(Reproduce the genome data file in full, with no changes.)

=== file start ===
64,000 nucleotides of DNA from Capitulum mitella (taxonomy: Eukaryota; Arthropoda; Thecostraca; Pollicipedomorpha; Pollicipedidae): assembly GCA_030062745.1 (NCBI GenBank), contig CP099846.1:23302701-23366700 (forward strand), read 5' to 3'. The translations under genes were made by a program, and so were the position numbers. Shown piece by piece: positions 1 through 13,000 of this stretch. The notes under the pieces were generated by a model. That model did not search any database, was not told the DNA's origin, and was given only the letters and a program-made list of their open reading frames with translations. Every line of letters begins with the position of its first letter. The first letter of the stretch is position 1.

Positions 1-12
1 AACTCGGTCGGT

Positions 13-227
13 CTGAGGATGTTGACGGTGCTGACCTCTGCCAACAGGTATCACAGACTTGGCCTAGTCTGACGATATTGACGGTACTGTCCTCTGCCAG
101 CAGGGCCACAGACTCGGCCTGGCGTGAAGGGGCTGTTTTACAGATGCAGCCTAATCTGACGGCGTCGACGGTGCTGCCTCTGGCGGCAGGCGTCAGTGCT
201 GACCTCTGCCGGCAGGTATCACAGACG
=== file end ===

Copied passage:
64,000 nucleotides of DNA from Capitulum mitella (taxonomy: Eukaryota; Arthropoda; Thecostraca; Pollicipedomorpha; Pollicipedidae): assembly GCA_030062745.1 (NCBI GenBank), contig CP099846.1:23302701-23366700 (forward strand), read 5' to 3'. The translations under genes were made by a program, and so were the position numbers. Shown piece by piece: positions 1 through 13,000 of this stretch. The notes under the pieces were generated by a model. That model did not search any database, was not told the DNA's origin, and was given only the letters and a program-made list of their open reading frames with translations. Every line of letters begins with the position of its first letter. The first letter of the stretch is position 1.

Positions 1-12
1 AACTCGGTCGGT

Positions 13-227
13 CTGAGGATGTTGACGGTGCTGACCTCTGCCAACAGGTATCACAGACTTGGCCTAGTCTGACGATATTGACGGTACTGTCCTCTGCCAG
101 CAGGGCCACAGACTCGGCCTGGCGTGAAGGGGCTGTTTTACAGATGCAGCCTAATCTGACGGCGTCGACGGTGCTGCCTCTGGCGGCAGGCGTCAGTGCT
201 GACCTCTGCCGGCAGGTATCACAGACG